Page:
A low, spreading shrub from 1 to 21⁄2 ft high, becoming ultimately 5 ft or more wide, and rather sprawling; branchlets glabrous. Leaves arranged four or five in a whorl; the whorls 1⁄6 in. or less apart on the stems; linear, 1⁄8 to 1⁄2 in. long, channelled beneath, dark green and glabrous. Flowers produced usually in pairs from the leaf-axils, each on a glabrous stalk 1⁄3 in. long, the whole forming an erect, leafy, cylindrical raceme 4 to 7 in. long, the flowers opening from below upwards from July to October. Corolla almost globular, about 1⁄8 in. long, pinkish purple, the four lobes but little recurved; sepals ovate; anther-cells free from one another to the base, pink, rarely yellow.
Native of Cornwall and S.W. Europe. A showy and very attractive shrub in late summer and autumn, useful for planting on sunny slopes, and in broad masses. It is easily raised from cuttings, and thrives well in almost any soil not heavy or limy. Like the other late-flowering heaths it should be cut over occasionally in spring before growth recommences, removing all that part of the shoot that has borne flowers. This keeps the plants neater and causes them to flower more profusely, but done too often reduces the size of raceme.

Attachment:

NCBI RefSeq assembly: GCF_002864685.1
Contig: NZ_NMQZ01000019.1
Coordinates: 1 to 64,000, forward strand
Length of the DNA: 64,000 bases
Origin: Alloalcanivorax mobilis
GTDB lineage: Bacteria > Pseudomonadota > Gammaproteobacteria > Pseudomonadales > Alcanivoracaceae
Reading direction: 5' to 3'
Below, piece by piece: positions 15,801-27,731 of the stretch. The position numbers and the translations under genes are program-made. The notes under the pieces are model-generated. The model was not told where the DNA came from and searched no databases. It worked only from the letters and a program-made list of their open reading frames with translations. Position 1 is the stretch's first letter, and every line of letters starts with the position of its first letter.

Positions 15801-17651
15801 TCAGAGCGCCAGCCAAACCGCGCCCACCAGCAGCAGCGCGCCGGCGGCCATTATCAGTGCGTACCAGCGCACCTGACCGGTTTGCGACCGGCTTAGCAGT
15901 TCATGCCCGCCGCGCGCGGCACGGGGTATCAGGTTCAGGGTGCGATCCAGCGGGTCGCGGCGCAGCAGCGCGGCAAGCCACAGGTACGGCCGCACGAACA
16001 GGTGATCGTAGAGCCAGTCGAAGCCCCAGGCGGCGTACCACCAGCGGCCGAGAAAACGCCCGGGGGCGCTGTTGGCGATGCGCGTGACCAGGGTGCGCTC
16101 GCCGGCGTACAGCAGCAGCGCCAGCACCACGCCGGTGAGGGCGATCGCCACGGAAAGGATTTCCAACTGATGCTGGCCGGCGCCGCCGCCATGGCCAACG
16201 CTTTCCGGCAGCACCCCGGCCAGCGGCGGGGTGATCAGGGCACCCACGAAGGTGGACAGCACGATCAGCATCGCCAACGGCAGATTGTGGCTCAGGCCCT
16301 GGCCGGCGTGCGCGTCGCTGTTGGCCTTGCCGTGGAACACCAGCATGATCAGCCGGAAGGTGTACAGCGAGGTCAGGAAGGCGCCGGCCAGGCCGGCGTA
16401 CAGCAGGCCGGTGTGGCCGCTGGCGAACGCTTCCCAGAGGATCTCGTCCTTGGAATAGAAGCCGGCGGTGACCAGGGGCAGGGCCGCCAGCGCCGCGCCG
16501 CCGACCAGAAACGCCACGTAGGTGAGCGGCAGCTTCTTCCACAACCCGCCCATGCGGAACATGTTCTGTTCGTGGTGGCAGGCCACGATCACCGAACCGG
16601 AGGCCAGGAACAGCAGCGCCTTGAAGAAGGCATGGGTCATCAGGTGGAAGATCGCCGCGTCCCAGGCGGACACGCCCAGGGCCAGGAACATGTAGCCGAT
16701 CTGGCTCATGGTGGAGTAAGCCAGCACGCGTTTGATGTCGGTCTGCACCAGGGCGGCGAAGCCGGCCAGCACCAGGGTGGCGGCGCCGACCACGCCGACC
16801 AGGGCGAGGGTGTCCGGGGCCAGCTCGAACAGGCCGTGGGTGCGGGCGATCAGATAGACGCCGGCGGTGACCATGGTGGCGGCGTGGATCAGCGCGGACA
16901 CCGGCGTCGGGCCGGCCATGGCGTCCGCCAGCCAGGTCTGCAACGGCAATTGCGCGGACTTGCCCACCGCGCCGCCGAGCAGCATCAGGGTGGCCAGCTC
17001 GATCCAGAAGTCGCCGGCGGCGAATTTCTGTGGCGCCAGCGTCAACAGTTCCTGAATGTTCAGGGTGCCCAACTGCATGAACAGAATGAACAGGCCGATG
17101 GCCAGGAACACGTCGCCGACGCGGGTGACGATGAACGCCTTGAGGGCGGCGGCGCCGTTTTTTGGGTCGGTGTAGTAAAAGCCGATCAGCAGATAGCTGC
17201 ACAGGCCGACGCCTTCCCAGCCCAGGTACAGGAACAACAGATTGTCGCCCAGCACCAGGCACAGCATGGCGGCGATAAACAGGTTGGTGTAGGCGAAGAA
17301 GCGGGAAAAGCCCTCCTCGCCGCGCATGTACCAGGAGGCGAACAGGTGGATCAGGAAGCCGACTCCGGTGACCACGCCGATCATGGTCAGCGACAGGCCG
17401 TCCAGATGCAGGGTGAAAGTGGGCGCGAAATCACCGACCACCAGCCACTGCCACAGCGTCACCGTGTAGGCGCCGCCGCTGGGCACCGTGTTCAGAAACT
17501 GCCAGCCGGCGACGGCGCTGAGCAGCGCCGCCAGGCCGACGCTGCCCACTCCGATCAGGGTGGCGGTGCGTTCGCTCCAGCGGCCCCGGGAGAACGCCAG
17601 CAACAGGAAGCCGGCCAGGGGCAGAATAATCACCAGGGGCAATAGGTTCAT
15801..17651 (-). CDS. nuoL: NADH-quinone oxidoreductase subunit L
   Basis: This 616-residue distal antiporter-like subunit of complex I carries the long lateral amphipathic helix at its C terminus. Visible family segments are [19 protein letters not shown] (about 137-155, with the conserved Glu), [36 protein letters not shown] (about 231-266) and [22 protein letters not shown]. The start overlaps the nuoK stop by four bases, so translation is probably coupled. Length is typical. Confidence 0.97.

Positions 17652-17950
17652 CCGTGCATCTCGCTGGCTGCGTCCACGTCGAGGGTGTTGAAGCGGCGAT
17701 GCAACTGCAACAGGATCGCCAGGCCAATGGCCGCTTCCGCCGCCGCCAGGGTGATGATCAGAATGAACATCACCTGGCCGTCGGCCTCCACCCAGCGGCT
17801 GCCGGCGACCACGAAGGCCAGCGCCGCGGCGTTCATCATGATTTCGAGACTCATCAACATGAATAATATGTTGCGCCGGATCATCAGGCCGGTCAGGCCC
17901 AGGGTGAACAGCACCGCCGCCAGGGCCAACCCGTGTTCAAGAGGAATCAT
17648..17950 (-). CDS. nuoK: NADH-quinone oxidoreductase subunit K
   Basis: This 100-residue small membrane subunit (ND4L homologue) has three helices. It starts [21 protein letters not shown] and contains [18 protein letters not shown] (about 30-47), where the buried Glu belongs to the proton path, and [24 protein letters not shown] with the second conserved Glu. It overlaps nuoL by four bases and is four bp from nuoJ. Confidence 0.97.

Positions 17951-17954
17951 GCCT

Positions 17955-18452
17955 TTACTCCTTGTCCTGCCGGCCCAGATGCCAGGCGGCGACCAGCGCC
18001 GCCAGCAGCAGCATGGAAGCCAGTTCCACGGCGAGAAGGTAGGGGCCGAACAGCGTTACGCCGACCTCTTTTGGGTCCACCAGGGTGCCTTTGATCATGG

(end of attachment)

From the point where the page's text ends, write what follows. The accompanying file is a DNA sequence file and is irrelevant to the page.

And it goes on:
cv. ‘Grandiflora’. – Of tall, loose-growing habit, with long tapering spikes of pink flowers.
cv. ‘Holden Pink’. – Flowers pale pinkish white, flushed with mallow-purple.
cv. ‘Lyonesse’. – Flowers white, with distinctive brown anthers. It is superior to the older ‘Alba’ in purity of shade.
cv. ‘Mrs D. F. Maxwell’. – Flowers warm rosy pink with no trace of purple.
cv. ‘St Keverne’. – This form of the Cornish heath differs from the type in the corolla being more broadly bell-shaped, in its lobes being more recurved, and in its colour being pure rosy pink with no suggestion of purple in it. The other parts of the plant do not seem to differ. It was originally discovered on some moorland on Trelanvean farm, St Keverne, Cornwall, by P. D. Williams, who struck cuttings of it and established it in his garden at Lanarth. It was fortunate that he did so as the original plant was trodden out of existence by cattle the year following its discovery. It is now well established in gardens, where its clear rosy-pink flowers cause it to be preferred to the type with purplish ones.